Discovered 30 years ago, Supernova 1987A is one of the brightest exploding stars of the last four centuries. To commemorate its anniversary, NASA has now released a tranche of new data about the spectacular star, including striking imagery and time-lapse video. The supernova is the closest star explosion seen in centuries, presenting an unique opportunity for astronomers to study the progress of the star’s death. The images, animations and time-lapse video have been created from data from NASA’s Hubble Space Telescope, Chandra X-ray Observatory and ALMA. All three instruments have been collecting data about the star’s explosion since it was first discovered in 1987. “The 30 years’ worth of observations of SN 1987A are important because they provide insight into the last stages of stellar evolution,” said Robert Kirshner of the Harvard-Smithsonian Center for Astrophysics in Cambridge, Massachusetts, and the Gordon and Betty Moore Foundation in Palo Alto, California. NASA ESA R Kirshner Harvard-Smithsonian Center for Astrophysics and Gordon and Betty Moore Foundation and M Mutchler and R Avila STScI SN 1987A can be seen at the centre of this image, resembling a white eye with a bright white pupil. The image can be viewed in full here. The data suggests the supernova has passed a critical threshold: the shockwave is now beyond the ring of gas produced late in the life of the pre-supernova. It’s knot known what lies beyond the ring. “The details of this transition will give astronomers a better understanding of the life of the doomed star, and how it ended,” said Kari Frank of Penn State University who led the latest Chandra study of SN 1987A. Supernovas occur when a change in a star’s core causes it to explode. They are the brightest explosions in space. Edward H. White II, pilot of the Gemini 4 spacecraft, floats in the zero gravity of space with an earth limb backdrop circa November 1965. Kinescope images of astronaut Commander Neil Armstrong in the Apollo 11 space shuttle during the space mission to land on the moon for the first time in history on July 20, 1969 The ascent stage of Orion, the Apollo 16 Lunar Module, lifts of from its descent stage to rendezvous with the Apollo 16 Command and Service Module, Casper, with astronaut Thomas Mattingly aboard in lunar orbit on 23rd April 1972. Five NASA astronauts aboard the Space Shuttle Atlantis look out overhead windows on the aft flight deck toward their counterparts aboard the Mir Space Station in March of 1996. Photograph of the Milky Way Galaxy captured by NASA's Spitzer Space Telescope. Dated 2007. The exhaust plume from space shuttle Atlantis is seen through the window of a Shuttle Training Aircraft (STA) as it launches from launch pad 39A at the Kennedy Space Center July 8, 2011 in Cape Canaveral, Florida. A United Launch Alliance Delta 4 rocket carrying NASA's first Orion deep space exploration craft sits on its launch pad as it is prepared for a 7:05 AM launch on December 4, 2014 in Cape Canaveral, Florida. A military pilot sits in the cockpit of an X-15 experimental rocket aircraft, wearing an astronaut's spacesuit circa 1959. Echo 1, a spherical balloon with a metalized skin, was launched by NASA on 12th August 1960. Once in orbit the balloon was inflated until it reached its intended diameter of 30 metres and it was then used as a reflector to bounce radio signals across the oceans. Four views of Earth rising above the lunar horizon, photographed by the crew of the Apollo 10 Lunar Module, while in lunar orbit, May 1969. American geologist and Apollo 17 astronaut Harrison Hagan Schmitt stands next to the US flag on the surface of the moon, during a period of EVA (Extra-Vehicular Activity) at the Taurus-Littrow landing site, December 1972. The space shuttle 'Enterprise' (NASA Orbiter Vehicle 101) makes its way along Rideout Road (Alabama State Route 255) to the Marshall Space Flight Center near Huntsville, Alabama, 15th March 1978. A crowd of people, viewed from behind, watch the launch of the first NASA Space Shuttle mission (STS-1), with Columbia (OV-102) soaring up into the sky, leaving a trail of exhaust smoke, in the distance from the launchpad at the Kennedy Space Center, Florida, USA, 12 April 1981. Astronaut Bruce McCandless II photographed at his maximum distance (320 ft) from the Space Shuttle Challenger during the first untethered EVA, made possible by his nitrogen jet propelled backpack (Manned Manuevering Unit or MMU) in 1984. Aerial shot of the launch of Space Shuttle Discovery (STS-41-D) as it takes off, leaving a trail of exhaust smoke, from Kennedy Space Center, Florida, USA, 30 August 1984. An astronaut's bootprint leaves a mark on the lunar surface July 20, 1969 on the moon. The 30th anniversary of the Apollo 11 Moon mission is celebrated July 20, 1999. Astronaut Charles Moss Duke, Jr. leaves a photograph of his family on the surface of the moon during the Apollo 16 lunar landing mission, 23rd April 1972.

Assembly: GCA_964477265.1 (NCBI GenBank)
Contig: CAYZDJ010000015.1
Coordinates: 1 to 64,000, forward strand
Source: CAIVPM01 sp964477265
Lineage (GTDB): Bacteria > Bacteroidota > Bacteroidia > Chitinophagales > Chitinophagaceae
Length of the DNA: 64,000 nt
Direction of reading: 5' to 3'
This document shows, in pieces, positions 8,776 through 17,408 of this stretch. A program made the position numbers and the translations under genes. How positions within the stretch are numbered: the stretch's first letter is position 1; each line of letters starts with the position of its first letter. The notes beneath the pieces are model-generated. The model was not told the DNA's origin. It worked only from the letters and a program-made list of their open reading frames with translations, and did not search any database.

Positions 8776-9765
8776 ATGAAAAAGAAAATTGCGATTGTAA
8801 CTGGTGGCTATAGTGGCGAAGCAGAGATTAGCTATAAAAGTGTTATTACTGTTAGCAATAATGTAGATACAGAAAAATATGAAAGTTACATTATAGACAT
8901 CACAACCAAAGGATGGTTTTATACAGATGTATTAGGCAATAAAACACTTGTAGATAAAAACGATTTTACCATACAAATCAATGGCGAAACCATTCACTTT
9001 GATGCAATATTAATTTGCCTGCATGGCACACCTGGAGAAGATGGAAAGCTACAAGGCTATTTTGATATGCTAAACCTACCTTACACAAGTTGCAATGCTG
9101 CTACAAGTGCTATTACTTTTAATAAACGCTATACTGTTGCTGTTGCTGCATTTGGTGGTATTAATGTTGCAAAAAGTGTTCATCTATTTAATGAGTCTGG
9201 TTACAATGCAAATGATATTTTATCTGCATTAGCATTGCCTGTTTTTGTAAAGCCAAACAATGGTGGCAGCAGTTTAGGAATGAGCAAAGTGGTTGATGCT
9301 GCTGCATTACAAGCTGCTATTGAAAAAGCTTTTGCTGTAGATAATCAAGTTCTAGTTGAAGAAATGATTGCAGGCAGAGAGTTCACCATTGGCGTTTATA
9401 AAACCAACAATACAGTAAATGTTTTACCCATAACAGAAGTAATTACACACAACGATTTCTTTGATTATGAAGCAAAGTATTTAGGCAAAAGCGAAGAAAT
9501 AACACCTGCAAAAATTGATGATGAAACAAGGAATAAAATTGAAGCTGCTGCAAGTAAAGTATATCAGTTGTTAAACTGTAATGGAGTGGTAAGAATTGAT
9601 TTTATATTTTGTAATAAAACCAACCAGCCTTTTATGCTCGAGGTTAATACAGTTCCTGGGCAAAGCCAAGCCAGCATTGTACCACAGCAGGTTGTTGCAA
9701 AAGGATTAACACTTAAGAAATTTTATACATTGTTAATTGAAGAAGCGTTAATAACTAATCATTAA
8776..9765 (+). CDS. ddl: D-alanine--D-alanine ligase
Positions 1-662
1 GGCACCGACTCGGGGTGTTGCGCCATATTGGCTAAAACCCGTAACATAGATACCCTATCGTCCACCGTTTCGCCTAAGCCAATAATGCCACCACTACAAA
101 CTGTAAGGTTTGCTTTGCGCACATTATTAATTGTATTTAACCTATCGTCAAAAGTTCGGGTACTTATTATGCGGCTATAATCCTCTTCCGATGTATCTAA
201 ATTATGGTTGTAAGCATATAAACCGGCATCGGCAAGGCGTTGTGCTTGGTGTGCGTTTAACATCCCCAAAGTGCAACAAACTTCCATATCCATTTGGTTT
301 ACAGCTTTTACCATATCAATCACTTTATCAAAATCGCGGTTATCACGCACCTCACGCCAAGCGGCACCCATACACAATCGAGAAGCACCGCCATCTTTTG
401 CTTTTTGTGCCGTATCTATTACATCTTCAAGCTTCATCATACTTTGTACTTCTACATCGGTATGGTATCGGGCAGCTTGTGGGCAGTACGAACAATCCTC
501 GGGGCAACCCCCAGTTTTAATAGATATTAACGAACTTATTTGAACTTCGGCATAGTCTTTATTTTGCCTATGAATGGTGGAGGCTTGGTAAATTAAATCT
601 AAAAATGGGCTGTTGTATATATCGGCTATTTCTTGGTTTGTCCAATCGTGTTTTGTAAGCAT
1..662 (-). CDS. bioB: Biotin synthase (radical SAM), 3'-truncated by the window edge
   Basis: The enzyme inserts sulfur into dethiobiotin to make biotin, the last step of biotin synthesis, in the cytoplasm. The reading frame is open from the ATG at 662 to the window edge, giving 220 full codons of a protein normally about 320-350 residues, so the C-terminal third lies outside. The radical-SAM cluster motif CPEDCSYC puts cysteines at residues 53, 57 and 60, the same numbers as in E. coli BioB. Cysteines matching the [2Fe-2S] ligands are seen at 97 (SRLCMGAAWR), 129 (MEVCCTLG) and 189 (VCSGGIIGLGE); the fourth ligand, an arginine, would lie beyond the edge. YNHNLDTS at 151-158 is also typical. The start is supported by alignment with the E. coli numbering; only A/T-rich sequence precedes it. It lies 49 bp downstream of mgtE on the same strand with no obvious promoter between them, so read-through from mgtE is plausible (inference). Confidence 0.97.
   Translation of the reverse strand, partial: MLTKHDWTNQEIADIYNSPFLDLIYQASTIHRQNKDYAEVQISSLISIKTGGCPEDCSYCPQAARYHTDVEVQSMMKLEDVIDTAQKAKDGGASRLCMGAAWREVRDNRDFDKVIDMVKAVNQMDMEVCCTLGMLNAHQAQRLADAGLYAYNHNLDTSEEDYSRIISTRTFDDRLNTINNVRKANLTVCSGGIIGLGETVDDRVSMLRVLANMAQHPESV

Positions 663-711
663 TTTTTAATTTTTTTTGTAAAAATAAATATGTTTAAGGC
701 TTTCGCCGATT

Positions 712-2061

News Article | December 6, 2016